“With consent from your partner, you may be able to speak in generalities — like, ‘We’re having financial trouble,’ as opposed to dollar-amount specifics,” Howes said.

Same goes if your significant other is fired or laid off from their job: “Your partner should control who they feel should hear that information,” Robert said. 

3. Your partner’s history of trauma 

You may be tempted to tell your friends and family about abuse or other trauma your partner has endured, perhaps to help them better understand your s.o.’s behavior or because you’re looking for an outlet to talk about it. But remember: This is a very sensitive subject and revealing this information could be a violation of your partner’s trust. 

“Your partner’s trauma stories are not yours to share,” Robert said. “This can be difficult because those trauma stories also have a burden on you. Perhaps they have a troubled past or childhood that weighs on you. Find a suitable person to discuss these details with, such as a therapist or coach.”

4. The status of your partner’s physical or mental health 

Your s.o.’s health struggles, whether they’re about infertility, depression or anything else, are nothing to be ashamed of. That said, it’s ultimately their choice, not yours, whether to share those details with others and when. 

“This is private information and unless your partner is open about these things, you owe it to them to keep these things confidential,” Rodman said. 

5. Certain relationship problems or infidelities can be a gray area

At your discretion, you may choose to talk through some relationship struggles with a few people in your inner circle. But is it fodder for the entire group chat? Probably not.

“These instances should be carefully discussed with only those you trust most,” Robert said. “Seeking professional advice or help is often key to coming out the other side.”

If The Relationship Is Abusive, Confide In A Trusted Loved One

When any type of abuse or toxic behavior is exhibited in the relationship,  opening up to friends or family may be difficult but could be vital to your physical safety and emotional wellbeing. 

“If you’re being abused, if your kids are being abused, or if your relationship is causing you considerable mental or emotional distress, please share these details with someone else, preferably a mental health professional,” Howes said.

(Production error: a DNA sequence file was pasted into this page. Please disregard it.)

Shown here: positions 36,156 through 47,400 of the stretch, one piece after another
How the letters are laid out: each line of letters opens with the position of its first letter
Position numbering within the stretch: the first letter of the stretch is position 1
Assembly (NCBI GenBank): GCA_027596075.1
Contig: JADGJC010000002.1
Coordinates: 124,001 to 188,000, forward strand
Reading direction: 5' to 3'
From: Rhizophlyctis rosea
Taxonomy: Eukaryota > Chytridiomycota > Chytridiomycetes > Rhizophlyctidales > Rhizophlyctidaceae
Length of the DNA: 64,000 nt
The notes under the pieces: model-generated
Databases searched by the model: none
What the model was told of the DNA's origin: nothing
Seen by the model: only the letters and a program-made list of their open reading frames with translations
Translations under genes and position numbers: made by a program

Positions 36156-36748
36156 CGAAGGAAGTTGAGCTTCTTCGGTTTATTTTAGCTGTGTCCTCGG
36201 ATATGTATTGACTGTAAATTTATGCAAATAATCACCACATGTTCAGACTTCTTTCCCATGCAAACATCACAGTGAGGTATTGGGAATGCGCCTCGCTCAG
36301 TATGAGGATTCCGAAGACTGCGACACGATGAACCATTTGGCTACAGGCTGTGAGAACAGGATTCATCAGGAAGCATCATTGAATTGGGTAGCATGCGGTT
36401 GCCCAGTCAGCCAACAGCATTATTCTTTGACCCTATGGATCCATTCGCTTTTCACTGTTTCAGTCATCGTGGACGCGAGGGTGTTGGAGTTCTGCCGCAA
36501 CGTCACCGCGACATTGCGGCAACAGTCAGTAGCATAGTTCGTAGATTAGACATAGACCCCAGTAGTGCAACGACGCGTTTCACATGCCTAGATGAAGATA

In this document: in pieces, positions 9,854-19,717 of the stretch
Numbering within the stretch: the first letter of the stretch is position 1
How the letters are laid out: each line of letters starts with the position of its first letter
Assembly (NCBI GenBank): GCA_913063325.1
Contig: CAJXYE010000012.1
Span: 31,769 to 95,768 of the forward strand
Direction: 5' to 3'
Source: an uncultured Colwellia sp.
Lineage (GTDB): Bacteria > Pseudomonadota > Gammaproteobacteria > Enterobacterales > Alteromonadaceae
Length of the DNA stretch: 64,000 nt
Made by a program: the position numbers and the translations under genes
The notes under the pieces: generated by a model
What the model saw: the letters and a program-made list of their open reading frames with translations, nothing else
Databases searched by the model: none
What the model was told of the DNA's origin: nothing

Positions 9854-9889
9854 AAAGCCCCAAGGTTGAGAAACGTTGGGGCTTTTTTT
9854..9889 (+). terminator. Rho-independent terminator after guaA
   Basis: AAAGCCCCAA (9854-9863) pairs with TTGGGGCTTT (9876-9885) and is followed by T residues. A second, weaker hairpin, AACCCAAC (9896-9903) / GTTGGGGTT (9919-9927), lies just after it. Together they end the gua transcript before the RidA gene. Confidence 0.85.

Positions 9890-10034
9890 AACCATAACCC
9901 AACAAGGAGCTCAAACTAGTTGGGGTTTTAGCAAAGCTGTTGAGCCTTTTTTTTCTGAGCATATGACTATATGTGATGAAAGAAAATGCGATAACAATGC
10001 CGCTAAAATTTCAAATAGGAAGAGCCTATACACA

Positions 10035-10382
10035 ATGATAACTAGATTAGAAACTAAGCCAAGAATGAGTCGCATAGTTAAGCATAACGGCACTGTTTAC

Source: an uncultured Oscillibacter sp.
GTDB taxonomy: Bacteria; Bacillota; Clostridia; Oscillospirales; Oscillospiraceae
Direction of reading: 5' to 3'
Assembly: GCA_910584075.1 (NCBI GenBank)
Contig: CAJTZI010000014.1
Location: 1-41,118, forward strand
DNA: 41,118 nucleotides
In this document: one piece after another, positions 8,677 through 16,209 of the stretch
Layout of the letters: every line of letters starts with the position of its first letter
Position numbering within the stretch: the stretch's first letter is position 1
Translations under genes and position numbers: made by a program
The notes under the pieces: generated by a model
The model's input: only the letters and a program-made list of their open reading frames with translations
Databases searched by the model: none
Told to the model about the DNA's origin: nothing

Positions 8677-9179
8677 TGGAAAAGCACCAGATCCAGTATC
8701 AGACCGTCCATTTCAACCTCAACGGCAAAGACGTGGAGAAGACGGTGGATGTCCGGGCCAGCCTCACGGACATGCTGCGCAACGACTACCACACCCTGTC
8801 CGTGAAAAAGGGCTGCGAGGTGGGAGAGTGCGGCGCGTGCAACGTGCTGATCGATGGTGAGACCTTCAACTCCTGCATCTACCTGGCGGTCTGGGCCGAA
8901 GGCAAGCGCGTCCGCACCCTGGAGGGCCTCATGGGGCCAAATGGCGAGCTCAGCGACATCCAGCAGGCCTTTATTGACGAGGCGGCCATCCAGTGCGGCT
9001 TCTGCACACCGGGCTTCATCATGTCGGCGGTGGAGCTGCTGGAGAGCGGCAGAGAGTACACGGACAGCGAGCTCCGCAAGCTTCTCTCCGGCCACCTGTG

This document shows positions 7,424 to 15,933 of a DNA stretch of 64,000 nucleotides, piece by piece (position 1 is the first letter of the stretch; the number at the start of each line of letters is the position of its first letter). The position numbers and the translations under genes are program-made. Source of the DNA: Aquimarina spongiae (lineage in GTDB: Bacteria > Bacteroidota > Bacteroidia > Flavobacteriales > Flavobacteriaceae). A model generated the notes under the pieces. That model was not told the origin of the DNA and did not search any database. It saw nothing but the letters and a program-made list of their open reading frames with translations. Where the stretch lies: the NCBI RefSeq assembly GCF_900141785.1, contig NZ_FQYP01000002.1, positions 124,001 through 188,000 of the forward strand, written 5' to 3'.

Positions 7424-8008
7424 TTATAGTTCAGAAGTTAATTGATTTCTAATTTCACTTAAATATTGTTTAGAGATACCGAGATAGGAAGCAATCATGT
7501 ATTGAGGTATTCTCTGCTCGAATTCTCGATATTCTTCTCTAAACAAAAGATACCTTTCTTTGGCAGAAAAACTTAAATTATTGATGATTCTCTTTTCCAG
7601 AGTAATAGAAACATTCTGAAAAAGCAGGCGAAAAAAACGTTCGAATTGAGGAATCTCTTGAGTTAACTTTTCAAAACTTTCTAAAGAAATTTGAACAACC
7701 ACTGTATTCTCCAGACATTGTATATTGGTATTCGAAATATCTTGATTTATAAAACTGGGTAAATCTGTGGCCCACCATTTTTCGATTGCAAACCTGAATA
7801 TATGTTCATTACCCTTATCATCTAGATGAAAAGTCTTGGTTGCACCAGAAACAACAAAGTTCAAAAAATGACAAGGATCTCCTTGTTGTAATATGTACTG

While physical abuse is more obvious, emotional abuse can be difficult to detect. The tactics emotional abusers use can distort your perception of events and their behavior. For example, they may blame you for things that aren’t your fault until you start believing they are, they may attempt to isolate you from your friends and family and they may criticize and belittle you to the point where you doubt your worthiness. 

Talking to a loved one may provide you with some much-needed clarity. Plus, this person can assist you in getting help that will allow you to safely leave the relationship

How To Talk About Your Relationship Without Hurting Your Partner

laflor via Getty Images

It really comes down to having some honest conversations with your partner in which you talk specifically about which elements of their life they’re OK with you sharing and with whom.

“The idea that you’d like support outside the relationship is very normal and healthy,” Howes said. “If your partner forbids you from speaking about any part of your relationship with others, this is a red flag. You should be able to talk about some things, and having this discussion to clarify what and with whom will go a long way.” 

And when problems in the relationship do arise, you can usually find tactful ways to talk with others about what’s going on without getting into specifics that might betray your partner’s trust.

“Talk about how you are feeling, not about your partner’s actions or details,” Robert said. “For example, if your partner just got a large pay cut, talk to family about the pressures of your financial burden instead of blaming or outing your partner’s loss of income.”

Also on HuffPost